Used Car Calculus

used
selling

#1

We need to buy a new car (we will be losing a company car, plus we have a 15.75 year old in the house).



Considering the economy here…if I have $15K to spend, should I spend $15K on a car? or should I spend $3K and bank the $12K for repairs or replacement in x# of years? Spend $10K and bank $5K? What’s the best ratio of car price vs. $$ in the bank? My only requirements are that the car have ABS and airbags and get >20 MPG


#2

If you are buying a $15,000 used car (not an old luxury car), I would budget $1200 per year for maintenance, repairs and tires. Some years will be higher, some lower. I personally don’t keep any money in the bank for that; just pay as I incure expenses. However, the choice is yours, whether to buy a less expensive car and keep $$$ in the bank.

For $15,000 there should be a good selection of low mileage used cars available. I would shop for a 3-4 year old, low mileage mid size or compact car in above average condition.

Good Luck!


#3

The most expensive thing with any vehicle is depreciation. I personally would see if you can get a (lower mileage) 5year old vehicle and then bank the rest for repairs.


#4

JMHO, but I always prefer an inexpensive (not meaning cheap and/or abused) vehicle.
If you have 15k to spend then you should be able to find a pretty decent used car for 5-6 grand and bank the rest.

I’m not trying to be morbid or callous here but the purchase of a Buick from an older person or their estate after they’re deceased can be a whale of a deal.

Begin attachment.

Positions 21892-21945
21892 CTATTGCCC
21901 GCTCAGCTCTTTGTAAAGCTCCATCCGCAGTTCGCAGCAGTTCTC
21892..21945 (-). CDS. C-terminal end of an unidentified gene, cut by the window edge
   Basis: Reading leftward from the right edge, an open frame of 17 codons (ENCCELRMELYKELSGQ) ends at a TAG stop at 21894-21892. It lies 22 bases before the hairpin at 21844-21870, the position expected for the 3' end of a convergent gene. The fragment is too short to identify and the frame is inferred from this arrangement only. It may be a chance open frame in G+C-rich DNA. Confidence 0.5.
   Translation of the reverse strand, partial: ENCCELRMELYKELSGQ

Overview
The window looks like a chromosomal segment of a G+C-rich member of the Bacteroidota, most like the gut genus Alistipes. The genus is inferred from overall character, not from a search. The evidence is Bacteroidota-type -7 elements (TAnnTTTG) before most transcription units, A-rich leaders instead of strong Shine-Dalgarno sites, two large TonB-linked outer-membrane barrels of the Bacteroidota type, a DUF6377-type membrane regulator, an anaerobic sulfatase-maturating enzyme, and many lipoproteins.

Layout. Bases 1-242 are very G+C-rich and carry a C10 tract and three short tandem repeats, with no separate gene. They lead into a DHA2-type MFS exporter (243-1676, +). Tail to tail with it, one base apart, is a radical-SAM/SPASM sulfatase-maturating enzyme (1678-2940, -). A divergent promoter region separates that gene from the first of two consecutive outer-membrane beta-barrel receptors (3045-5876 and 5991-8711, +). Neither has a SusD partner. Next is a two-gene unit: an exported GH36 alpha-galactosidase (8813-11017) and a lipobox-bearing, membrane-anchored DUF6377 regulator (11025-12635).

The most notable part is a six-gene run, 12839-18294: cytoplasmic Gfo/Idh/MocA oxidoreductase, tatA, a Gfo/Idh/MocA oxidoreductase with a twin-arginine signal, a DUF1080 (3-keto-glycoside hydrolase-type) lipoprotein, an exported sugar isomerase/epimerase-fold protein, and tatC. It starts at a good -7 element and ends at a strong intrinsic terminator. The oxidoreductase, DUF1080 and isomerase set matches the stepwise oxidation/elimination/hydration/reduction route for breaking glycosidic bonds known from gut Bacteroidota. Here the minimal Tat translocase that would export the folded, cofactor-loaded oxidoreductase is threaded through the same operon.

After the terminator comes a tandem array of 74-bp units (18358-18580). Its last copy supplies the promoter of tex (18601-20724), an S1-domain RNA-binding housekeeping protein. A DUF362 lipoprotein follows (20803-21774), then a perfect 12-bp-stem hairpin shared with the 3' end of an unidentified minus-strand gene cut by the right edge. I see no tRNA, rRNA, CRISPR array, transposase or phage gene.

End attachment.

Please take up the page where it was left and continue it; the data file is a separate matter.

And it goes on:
Many Buicks are owned by elderly people who, on average, drive them carefully and maintain them.

These cars are reliable, have the safety features you want, and they will get far better than 20 MPG. A good friend of mine had a Park Avenue (3.8 engine) and it got around 28 MPG; and that’s with a high mileage engine and slightly slipping transmission.
He traded that off on a new Impala several years ago and it has also been a rock solid car He stated that on the highway that car will always get 30 MPG and even hits 32 on occassion.

Please don’t consider this comment as crude; it’s made from a pure business standpoint as to getting the most bang for your buck.


#5

Ok4450, Good Ideas, And I Might Add To Check With Your Insurance Agent.

Different cars have differing premiums (if you plan on having collision insurance).
Those Buicks are inexpensive to insure (insurance companies rate them with approval). Check it out. They are not exactly “chic” or “dude” magnets, but we’re talking new driver, here. The Impalas and Bonnevilles should be good, too. Get any of these with the 3.8 engine. I have “been there, done that” with the teen-age driver. My son is now 21. Daughter is 13.5 and I will “be there, do that” again, soon.


#6

I like the 10 and 5 choice. Congratulations on making a wise decision to consider a sensible economic decision.


#7

Regarding the teenager, I would let her/him buy his/her own car. Nothing you buy will be taken care of as well as a car your teenager has to pay for.

My answer about what to spend and what to bank for repairs or replacement depends on the car you buy. If you pick something with a reputation for reliability, you should be able to depend on it reliably for at least 200,000 miles. It also depends on how much driving you do.

The best balance between reliability and cost can probably be found in a 2002 Honda Civic or Toyota Corolla.


#8

I got lazy and less economical maybe in my old age but as I put 8 to 10k on a car per year got new with $700 to $1000 for an extended 7 yr 70k warranty and did pretty well paying for five and keeping it for 10 with brakes tires and oil changes and filters the only incurred expenses. The other thing that swayed me to new was a lower interest rate on the loan.